Gold futures climbed Thursday, with prices poised to log their biggest daily gain since March as benchmark U.S. bond yields pull back and rising U.S. tensions with China and Russia boosted the haven metal’s appeal to investors.
Gold also moved up after a series of good reports on the health of the U.S. economy, which provided some support for bullion given the threat of inflation.
The climb in U.S. tensions with China, as well as Russia, “may be encouraging some safe-haven buying” of the metal, said Michael Armbruster, managing partner at Altavest.
Tensions between the U.S. and China over Taiwan have climbed, and the Biden administration on Thursday expelled some Russian diplomats and announced sanctions against dozens of people and companies, partly in retaliation to Russia’s interference in last year’s presidential election.
“The U.S. is talking tough with China and Russia and this may be the first sign that markets are starting to price in a new risk,” Armbruster told MarketWatch. “So far, equity markets are oblivious.”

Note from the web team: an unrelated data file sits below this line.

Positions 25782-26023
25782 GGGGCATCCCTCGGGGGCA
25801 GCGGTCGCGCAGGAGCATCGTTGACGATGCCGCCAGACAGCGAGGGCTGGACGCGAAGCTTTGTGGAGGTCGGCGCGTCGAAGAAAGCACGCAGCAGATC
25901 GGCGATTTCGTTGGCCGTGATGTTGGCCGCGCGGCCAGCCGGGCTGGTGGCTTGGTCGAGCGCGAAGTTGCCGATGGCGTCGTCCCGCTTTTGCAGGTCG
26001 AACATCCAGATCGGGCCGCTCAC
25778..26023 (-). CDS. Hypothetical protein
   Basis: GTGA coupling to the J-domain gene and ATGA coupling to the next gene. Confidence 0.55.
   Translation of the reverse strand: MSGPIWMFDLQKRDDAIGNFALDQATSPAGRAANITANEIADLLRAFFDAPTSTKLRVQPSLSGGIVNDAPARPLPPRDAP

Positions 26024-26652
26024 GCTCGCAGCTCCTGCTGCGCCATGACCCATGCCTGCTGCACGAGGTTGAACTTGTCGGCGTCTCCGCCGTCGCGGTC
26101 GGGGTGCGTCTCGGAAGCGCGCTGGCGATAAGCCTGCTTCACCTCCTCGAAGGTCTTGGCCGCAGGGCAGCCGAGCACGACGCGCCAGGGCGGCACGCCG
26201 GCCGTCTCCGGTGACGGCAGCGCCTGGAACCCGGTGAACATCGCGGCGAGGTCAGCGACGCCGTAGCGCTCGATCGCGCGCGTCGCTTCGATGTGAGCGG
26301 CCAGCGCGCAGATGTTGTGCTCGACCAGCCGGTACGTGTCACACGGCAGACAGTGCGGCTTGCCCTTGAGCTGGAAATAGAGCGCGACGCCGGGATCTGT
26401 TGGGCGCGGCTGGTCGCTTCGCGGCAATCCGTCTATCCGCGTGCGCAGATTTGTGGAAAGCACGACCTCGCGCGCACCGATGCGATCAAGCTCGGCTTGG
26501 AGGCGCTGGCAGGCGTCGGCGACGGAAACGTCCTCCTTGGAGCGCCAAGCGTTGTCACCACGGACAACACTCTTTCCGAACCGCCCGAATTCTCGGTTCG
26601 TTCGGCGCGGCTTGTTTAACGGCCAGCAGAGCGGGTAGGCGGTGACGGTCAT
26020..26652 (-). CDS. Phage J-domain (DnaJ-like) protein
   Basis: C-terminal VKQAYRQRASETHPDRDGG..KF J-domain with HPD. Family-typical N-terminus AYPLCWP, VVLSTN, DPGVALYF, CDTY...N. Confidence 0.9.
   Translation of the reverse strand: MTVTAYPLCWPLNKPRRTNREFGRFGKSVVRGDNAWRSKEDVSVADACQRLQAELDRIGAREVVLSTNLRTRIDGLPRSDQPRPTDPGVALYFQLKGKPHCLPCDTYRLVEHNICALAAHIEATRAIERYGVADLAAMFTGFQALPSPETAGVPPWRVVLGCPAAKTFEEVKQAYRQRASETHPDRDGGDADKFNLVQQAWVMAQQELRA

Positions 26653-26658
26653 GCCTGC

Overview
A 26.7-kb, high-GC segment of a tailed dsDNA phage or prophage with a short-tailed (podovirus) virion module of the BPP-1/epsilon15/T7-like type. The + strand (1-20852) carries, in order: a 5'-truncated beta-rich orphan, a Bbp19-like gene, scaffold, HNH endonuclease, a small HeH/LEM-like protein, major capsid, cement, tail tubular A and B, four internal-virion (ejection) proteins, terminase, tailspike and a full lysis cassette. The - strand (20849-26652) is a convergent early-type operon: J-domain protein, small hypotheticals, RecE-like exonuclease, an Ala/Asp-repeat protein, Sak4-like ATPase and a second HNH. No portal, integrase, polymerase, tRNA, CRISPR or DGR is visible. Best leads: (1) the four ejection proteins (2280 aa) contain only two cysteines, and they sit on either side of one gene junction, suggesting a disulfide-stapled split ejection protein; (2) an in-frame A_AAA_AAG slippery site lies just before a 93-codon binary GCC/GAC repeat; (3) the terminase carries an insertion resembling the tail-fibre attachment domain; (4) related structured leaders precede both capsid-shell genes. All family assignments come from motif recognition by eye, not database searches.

rose $31.60, or 1.8%, to $1,767.80 an ounce, after declining 0.7% a day ago. That would mark the largest one-day dollar and percentage rise for a most-active contract since early March, FactSet data show.
A closely followed report on U.S. retail sales showed a 9.8% rise in March thanks to $1,400 stimulus checks from the government to consumers, reflecting accelerating economic growth in the aftermath of the COVID pandemic.
“The US retail sales number have strengthened the optimism among traders,” wrote Naeem Aslam, chief market analyst at AvaTrade, in a note.
“In terms of gold price, we have seen more momentum coming as the dollar index loses its strength further because the Fed Chair already informed markets that rates aren’t going higher anytime soon,” he said.
The dollar was steady in Thursday dealings, but tilting lower, at 91.65, as gauged by the ICE U.S. Dollar Index
a measure of the buck against a half-dozen currencies. A stronger dollar can make dollar-pegged assets less appealing to overseas buyers.
Bond yields were pulling back, with the 10-year Treasury
trading near 1.60%, reducing some of the friction that rising yields create for investors weighing bonds versus precious metals. While rising yields can make non-yielding bullion comparatively less attractive pit against Treasurys.
Meanwhile, among other metals traded on Comex Wednesday, May silver